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I'm a bit more familiar with python, so what is the javascript equivalent of:

In [25]: listA = [1,2,3,4,5,1,1]
In [26]: listB = [1,2]
In [27]: intersect = [element for element in listA if element in listB]
In [28]: intersect

Out[28]: [1, 2, 1, 1]

This is the closest I can get:

var arrA = [1,1,3,4,5,5,6];
var arrB = [1,5];
var arrC = [];
$.each(arrA, function(i,d){ if (arrB.indexOf(d)> -1){arrC.push(d);} ;});

Any comments on preferred methods? I saw this answer, but it was not exactly what I wanted to answer.

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1  
this one does seem to work, so what the question is? –  Igor Dymov Mar 11 '13 at 7:23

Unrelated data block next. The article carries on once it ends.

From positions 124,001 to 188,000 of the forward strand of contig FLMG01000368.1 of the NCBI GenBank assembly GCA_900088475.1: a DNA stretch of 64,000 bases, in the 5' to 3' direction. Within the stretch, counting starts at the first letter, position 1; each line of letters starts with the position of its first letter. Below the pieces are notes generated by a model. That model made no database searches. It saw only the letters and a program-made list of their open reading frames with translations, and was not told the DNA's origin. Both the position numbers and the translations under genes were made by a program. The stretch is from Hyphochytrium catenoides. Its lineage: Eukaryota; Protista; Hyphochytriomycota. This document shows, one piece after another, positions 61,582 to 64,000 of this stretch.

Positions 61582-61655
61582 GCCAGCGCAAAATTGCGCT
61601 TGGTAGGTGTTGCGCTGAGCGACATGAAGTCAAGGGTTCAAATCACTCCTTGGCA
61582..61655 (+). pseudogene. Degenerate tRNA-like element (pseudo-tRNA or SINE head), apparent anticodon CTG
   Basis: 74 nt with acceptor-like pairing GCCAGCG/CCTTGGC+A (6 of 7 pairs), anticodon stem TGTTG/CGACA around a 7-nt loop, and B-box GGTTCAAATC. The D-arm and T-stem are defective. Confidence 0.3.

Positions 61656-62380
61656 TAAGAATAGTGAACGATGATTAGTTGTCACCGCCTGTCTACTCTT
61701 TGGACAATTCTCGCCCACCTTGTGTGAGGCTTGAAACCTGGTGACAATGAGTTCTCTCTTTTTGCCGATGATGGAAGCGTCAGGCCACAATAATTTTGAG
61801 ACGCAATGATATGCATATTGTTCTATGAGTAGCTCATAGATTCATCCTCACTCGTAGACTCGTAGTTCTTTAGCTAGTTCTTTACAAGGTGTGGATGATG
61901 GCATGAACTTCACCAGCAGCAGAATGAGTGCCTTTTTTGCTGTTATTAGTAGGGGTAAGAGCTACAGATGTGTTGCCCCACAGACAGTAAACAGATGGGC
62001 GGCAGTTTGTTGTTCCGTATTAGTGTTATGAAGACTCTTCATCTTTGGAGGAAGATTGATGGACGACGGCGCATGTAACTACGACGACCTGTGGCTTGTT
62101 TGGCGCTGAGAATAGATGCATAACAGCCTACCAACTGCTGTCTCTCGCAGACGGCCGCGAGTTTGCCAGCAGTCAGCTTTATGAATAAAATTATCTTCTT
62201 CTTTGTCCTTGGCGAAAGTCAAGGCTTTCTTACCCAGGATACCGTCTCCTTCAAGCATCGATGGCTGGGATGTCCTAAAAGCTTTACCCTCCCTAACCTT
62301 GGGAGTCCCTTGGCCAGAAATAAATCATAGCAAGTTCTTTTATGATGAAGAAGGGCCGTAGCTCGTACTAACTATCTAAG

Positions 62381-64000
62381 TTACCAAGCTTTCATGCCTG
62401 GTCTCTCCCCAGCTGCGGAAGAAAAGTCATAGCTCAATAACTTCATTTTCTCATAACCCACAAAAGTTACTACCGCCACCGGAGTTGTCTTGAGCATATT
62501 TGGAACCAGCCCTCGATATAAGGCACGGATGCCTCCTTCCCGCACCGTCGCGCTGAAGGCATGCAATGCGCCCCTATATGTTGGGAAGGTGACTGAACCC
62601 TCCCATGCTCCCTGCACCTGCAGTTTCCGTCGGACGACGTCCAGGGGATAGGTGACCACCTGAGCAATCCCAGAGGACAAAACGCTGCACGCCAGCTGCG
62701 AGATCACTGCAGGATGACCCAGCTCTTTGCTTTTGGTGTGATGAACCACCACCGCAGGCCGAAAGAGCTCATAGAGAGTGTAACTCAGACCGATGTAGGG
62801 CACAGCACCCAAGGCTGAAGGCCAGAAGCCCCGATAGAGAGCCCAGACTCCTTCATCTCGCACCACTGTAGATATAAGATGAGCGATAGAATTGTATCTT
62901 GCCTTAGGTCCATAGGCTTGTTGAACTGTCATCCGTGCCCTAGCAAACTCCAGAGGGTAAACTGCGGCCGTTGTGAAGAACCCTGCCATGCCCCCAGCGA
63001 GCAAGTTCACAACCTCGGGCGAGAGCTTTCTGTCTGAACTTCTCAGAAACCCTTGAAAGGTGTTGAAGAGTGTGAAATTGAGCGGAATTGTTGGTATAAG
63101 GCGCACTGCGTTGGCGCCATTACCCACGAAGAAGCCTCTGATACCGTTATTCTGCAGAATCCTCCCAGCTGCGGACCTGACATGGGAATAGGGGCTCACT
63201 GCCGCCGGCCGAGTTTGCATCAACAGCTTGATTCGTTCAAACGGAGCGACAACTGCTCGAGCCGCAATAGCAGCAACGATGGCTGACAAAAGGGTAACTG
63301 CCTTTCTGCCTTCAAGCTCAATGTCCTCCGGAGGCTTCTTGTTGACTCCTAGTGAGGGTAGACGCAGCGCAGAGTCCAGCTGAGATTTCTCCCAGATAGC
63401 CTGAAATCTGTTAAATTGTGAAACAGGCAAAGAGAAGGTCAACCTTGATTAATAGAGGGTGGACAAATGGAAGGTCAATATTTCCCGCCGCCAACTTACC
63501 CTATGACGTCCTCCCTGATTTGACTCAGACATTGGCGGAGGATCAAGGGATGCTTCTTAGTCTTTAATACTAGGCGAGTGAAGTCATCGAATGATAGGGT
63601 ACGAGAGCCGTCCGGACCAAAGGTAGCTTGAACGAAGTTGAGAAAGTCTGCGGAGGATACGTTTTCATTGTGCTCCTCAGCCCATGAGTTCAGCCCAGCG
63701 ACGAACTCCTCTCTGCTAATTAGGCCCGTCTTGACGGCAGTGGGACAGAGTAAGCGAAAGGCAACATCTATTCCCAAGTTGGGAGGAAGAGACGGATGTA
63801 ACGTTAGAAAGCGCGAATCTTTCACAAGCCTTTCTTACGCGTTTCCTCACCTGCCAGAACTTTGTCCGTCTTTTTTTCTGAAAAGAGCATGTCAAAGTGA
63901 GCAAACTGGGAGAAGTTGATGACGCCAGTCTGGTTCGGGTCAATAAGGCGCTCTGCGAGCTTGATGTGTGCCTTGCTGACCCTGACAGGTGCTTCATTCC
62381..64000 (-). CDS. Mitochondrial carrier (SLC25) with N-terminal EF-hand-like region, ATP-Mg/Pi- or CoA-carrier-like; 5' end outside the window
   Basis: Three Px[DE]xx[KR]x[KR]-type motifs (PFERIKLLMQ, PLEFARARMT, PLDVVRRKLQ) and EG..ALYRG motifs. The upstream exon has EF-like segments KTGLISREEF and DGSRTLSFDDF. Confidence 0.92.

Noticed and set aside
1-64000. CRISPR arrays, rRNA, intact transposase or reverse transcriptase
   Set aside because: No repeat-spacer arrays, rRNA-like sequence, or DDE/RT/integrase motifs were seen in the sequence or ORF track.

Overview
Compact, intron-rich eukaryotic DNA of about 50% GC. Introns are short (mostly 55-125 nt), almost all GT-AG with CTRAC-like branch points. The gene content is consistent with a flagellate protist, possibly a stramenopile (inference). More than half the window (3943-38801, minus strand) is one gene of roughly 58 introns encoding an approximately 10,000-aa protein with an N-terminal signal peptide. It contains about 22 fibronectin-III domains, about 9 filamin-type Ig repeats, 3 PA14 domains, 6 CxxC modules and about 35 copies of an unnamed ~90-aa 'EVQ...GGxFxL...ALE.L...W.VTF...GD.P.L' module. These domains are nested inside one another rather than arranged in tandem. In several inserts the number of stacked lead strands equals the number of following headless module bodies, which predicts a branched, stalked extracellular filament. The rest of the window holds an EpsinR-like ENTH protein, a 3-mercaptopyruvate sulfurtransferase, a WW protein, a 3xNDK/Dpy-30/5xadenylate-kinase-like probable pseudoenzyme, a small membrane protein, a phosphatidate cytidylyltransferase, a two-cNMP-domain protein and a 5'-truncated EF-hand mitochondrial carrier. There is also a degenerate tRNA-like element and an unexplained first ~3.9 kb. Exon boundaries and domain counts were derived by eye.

I'm new to javascript, just thought I'd see what people have to say. –  gus Mar 11 '13 at 7:35
    
If it works and you want to know whether there's something better, you're better off at codereview.stackexchange.com. Also, this isn't "pure" JavaScript ($.each is from the jQuery library). If you're new to JavaScript don't use jQuery at first. First get used to the language and see what isn't possible in JavaScript, then start to use a library to get rid of the limitations. –  Zeta Mar 11 '13 at 7:39

1 Answer 1

You could use Array.filter like this:

var aa = [1,2,3,4,5,1,1]
   ,ab = [1,2]
   ,ac = aa.filter(function(a){return ~this.indexOf(a);},ab);
//=> ac is now [1,2,1,1]

Or as extension for Array.prototype

Array.prototype.intersect = function(arr){
 return this.filter(function(a){return ~this.indexOf(a);},arr);
}
// usage
[1,2,3,4,5,1,1].intersect([1,2]); //=> [1,2,1,1]

See MDN for the Array.filter method (also contains a shim for older browsers)

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